Why The Scientific Debate Over A UW Bird Flu Study Isn't Going Away
A University of Wisconsin-Madison laboratory is set to resume experiments that could build the foundation of an early warning system for flu pandemics. The research is based on altering a deadly type of the influenza virus in a way that could make it more dangerous, though, and critics say its approval lacked transparency and creates unnecessary risks.
Yoshihiro Kawaoka is a virologist and professor at the UW School of Veterinary Medicine and the University of Tokyo who has figured prominently in Wisconsin's long-term central role in flu research. Kawaoka's work has been the focus of fierce debate among epidemiologists ever since he announced in 2011 that his lab had successfully altered the H5N1 subtype of the influenza A virus to be transmittable through the air among ferrets. These small mammals are a common laboratory stand-in for studying human flu transmission.
The H5N1 flu primarily affects birds. On occasion, though, the virus can jump to humans, and can kill more than half of those infected. While deadly, wild H5N1 is confirmed to have infected fewer than 1,000 people around the world. Those who have come down with this virus are thought to have almost always been infected directly from birds with which they were in direct contact. That’s why Kawaoka's 2011 announcement, made around the same time that a research team in the Netherlands made public similar findings, caused a contentious debate in the scientific community.
That debate has lingered since 2011 and intensified in early 2019 after the federal government approved funding for Kawaoka to continue his research.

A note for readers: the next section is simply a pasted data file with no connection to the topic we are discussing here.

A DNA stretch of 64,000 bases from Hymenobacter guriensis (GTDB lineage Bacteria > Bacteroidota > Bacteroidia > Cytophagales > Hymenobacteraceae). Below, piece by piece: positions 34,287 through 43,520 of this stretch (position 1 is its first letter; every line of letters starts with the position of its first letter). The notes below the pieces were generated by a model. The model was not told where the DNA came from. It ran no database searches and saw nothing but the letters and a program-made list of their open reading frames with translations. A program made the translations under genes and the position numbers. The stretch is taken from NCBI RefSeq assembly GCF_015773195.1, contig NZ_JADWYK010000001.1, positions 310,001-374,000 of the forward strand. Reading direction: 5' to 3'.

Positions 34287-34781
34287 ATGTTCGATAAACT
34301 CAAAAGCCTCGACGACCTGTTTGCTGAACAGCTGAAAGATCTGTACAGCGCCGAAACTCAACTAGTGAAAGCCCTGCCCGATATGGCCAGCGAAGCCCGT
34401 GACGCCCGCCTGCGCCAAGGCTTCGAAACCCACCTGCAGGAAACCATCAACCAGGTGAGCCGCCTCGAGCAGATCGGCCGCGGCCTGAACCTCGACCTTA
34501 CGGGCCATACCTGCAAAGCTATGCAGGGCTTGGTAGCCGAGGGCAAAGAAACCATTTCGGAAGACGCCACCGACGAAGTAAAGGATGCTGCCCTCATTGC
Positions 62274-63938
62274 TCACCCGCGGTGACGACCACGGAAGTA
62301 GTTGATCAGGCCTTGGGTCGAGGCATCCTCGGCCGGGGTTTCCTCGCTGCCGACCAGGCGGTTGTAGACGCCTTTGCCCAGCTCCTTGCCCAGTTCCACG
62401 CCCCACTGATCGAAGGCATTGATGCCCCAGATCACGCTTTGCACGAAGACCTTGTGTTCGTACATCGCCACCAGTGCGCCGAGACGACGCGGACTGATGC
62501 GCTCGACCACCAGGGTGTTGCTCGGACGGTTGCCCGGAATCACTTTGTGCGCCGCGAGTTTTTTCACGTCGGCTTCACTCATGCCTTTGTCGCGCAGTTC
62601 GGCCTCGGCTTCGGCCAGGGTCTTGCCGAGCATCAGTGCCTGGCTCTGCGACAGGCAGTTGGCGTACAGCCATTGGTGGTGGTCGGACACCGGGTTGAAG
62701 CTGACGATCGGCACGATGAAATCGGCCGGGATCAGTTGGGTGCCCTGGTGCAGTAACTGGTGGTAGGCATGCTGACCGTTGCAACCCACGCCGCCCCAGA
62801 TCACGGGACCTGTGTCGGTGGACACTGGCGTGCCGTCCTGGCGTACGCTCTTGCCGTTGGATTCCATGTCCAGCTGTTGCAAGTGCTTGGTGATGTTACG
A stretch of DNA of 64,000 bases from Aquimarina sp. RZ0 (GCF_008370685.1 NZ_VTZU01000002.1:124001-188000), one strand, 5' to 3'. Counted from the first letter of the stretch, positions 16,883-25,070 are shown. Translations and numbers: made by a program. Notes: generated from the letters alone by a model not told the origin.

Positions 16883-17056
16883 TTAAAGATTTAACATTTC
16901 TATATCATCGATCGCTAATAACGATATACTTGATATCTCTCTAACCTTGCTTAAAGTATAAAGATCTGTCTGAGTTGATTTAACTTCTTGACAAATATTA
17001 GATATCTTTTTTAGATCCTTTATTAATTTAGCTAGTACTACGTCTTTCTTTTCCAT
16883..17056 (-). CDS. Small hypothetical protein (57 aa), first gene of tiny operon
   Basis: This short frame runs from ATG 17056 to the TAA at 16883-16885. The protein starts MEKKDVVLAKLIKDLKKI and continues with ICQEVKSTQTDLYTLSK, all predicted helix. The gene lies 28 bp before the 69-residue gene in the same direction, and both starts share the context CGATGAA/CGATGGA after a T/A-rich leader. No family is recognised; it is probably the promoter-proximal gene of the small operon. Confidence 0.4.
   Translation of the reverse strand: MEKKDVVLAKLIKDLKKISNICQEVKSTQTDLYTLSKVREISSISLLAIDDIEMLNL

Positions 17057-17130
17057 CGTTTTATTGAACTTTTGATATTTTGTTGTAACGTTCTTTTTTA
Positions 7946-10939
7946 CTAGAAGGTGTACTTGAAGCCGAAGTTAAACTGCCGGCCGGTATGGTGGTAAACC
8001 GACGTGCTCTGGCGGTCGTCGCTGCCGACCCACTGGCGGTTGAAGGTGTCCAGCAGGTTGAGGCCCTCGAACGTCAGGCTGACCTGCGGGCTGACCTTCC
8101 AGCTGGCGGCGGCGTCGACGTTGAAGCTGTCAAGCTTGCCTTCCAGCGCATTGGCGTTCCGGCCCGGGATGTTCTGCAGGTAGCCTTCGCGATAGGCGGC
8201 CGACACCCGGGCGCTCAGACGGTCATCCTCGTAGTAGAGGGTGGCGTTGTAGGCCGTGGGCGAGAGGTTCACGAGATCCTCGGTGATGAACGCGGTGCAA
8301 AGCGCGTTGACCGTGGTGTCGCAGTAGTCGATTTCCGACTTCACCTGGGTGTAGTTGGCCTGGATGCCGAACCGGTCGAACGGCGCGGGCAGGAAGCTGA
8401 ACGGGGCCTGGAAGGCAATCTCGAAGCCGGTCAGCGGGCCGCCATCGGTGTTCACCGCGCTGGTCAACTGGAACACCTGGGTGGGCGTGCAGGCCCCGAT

Marc Lipsitch is a professor of epidemiology and director of the Center for Communicable Disease Dynamics at Harvard T.H. Chan School of Public Health. He's a longtime critic of research that modifies flu viruses to be more dangerous in humans.
"What worries me and my colleagues is the effort to modify viruses that are novel to humans and therefore to which there's no immunity in the population, and where a laboratory accident wouldn’t just threaten the person who got infected … but potentially could be the spark that leads to a whole pandemic of infectious disease," Lipsitch told WisContext.
"The issue is that when you take a strain of flu where there's no immunity in the population because it's only been circulating in birds, and you modify [it] to transmit, that is creating a potential pandemic pathogen," Lipsitch said. "The question is whether that’s a good idea or not."
Lipsitch firmly believes it is not a good idea, and he's not the only infectious disease researcher who holds this opinion.
In 2014, Lipsitch organized the Cambridge Working Group, made up of hundreds of scientists, to call for a reassessment of biosafety measures for viruses altered by researchers. The group formed in response to a series of lab accidents involving potentially dangerous pathogens.